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When investing, it rarely pays to follow the crowd. But it can be useful to look at what some investors hold – if they have a good track record and similar goals, they could be a good source of ideas.
Royal Bank of Canada (TSX:RY) offers a “low volatility” Canadian equity fund, which searches for the Canadian stocks with the smoothest stock prices historically. While low volatility does not equal low risk, funds like these can sometimes provide clues for investors looking for safer picks.
The top three stocks, in reverse order, are listed below.
Fortis Inc (TSX:FTS) is the largest publicly owned gas and electric distribution utility in Canada. Utilities are known as one of the safest industries to be in, mainly because demand for light and heat doesn’t fall dramatically when the economy is doing poorly.
This shows up in Fortis’s numbers. The company has increased dividends every year for the last 41 years. Fortis also has a strong A- credit rating from S&P despite a debt load of $7.8 billion (more than the entire market value of the company’s shares).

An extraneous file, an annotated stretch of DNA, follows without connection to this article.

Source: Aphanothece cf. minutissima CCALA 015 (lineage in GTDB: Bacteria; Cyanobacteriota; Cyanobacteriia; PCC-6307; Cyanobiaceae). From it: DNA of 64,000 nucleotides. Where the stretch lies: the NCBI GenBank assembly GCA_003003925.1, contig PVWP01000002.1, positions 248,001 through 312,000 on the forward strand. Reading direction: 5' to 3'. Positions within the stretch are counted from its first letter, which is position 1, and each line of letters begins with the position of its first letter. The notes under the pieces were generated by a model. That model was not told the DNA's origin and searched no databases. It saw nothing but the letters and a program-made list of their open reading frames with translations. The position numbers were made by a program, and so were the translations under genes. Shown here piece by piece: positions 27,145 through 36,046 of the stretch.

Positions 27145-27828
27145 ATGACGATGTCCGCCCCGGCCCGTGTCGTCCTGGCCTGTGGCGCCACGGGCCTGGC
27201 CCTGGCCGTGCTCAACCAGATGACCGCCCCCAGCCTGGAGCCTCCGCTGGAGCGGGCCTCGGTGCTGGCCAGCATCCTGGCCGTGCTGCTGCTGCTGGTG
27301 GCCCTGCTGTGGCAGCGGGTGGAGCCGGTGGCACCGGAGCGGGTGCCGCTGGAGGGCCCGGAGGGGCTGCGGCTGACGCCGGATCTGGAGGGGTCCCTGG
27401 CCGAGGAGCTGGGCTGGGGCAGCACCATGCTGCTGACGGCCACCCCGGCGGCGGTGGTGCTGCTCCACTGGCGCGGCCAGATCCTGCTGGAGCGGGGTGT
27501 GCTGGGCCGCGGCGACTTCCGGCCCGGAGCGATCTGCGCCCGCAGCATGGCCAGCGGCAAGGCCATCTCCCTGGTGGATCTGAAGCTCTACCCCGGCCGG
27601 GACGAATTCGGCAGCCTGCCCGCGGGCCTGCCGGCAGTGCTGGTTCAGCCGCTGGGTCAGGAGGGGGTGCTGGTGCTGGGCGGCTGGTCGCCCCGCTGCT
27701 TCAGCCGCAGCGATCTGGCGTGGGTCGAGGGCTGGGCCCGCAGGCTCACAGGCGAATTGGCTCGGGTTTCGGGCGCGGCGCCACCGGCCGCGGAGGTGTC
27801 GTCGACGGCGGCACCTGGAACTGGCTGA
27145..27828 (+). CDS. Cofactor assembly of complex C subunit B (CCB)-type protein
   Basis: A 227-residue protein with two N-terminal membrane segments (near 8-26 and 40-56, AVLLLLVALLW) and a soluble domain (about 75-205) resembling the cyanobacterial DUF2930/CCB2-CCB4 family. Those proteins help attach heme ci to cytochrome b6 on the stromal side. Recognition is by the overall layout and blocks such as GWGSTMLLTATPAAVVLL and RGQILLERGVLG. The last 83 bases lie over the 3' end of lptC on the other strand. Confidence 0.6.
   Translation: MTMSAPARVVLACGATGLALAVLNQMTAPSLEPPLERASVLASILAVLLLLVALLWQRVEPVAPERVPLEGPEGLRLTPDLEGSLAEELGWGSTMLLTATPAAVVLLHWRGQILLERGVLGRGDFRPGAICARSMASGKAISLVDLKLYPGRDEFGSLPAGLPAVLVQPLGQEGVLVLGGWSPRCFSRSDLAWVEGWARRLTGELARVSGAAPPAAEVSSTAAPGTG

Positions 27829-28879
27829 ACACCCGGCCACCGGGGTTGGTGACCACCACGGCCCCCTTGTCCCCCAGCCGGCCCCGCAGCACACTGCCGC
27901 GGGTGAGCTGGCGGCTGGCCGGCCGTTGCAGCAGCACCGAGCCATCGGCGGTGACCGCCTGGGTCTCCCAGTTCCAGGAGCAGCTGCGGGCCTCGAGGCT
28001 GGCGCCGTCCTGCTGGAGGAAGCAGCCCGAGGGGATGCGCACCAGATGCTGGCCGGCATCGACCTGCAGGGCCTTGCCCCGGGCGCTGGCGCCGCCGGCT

Alimentation Couche-Tard (TSX:ATD.B) is the leader in the Canadian convenience store industry, and also has sizable operations in the United States and Europe. Most of the company’s locations sell gasoline too.
While not as safe as utilities, convenience stores are also resistant to the business cycle. “Sin” products like gasoline and cigarettes tend to have very stable demand. Also a poor economy can incentivize people to make smaller purchases, which naturally draws traffic into convenience stores.
1. Inter Pipeline
Inter Pipeline (TSX:IPL) operates in four lines of business: oil sands transportation, conventional oil pipelines, NGL extraction, and bulk liquid storage. IPL’s revenue comes from long-term contracts, making future revenue very stable and predictable. In the oil sands, contracts last for 20 years or more.
With the growth in energy production from Western Canada, Inter’s infrastructure assets will remain in high demand for a long time. And as a bonus for investors, the company recently announced its 11th consecutive dividend increase. The shares currently yield 4.4%.
Foolish bottom line
It would be a mistake to assume that a low volatility stock must be low risk. But the three names above all should see fairly steady revenue, even if the economy doesn’t cooperate. For safety-first investors, these companies should definitely be on the radar screen.
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Fool contributor Benjamin Sinclair holds no positions in any of the stocks mentioned in this article.